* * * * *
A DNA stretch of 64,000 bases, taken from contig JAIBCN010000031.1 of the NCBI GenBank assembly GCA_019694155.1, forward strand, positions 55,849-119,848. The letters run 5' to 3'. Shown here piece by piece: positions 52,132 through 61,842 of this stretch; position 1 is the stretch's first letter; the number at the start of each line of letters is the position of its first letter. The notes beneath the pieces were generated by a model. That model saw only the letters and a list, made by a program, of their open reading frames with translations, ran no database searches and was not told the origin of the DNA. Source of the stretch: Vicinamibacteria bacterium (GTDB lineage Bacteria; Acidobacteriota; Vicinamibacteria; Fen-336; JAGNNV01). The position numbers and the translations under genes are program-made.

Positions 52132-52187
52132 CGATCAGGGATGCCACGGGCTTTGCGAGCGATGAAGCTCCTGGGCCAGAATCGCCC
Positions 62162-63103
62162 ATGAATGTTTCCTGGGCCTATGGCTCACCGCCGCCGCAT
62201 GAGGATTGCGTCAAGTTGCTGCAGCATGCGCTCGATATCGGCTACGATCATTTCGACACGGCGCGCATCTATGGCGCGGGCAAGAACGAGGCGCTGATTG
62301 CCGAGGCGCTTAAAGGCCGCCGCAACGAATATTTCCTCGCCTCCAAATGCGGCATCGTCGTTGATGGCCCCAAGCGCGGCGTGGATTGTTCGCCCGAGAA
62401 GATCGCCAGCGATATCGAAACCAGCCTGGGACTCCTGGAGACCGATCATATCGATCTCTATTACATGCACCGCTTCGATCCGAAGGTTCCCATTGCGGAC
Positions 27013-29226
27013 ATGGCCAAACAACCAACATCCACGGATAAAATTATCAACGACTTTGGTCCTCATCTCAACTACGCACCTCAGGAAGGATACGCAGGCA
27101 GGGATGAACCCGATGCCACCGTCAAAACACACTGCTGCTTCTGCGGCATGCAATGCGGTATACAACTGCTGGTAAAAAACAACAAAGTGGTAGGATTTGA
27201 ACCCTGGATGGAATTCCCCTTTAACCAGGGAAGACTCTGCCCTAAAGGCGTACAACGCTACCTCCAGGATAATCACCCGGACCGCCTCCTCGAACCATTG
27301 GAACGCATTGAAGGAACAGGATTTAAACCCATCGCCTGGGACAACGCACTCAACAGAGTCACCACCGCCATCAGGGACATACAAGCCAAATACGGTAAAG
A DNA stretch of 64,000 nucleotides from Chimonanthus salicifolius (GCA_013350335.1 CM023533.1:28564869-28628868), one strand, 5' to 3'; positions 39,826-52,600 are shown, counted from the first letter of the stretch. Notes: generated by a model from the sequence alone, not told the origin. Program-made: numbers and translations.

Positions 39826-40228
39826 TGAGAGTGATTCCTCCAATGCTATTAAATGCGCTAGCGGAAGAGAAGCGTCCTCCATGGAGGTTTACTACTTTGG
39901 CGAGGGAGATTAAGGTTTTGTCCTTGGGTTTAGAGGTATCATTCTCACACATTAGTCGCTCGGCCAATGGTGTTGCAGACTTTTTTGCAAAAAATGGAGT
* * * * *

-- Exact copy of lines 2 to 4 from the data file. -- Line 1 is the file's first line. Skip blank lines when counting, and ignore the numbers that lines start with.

Positions 52132-52187
52132 CGATCAGGGATGCCACGGGCTTTGCGAGCGATGAAGCTCCTGGGCCAGAATCGCCC
Positions 62162-63103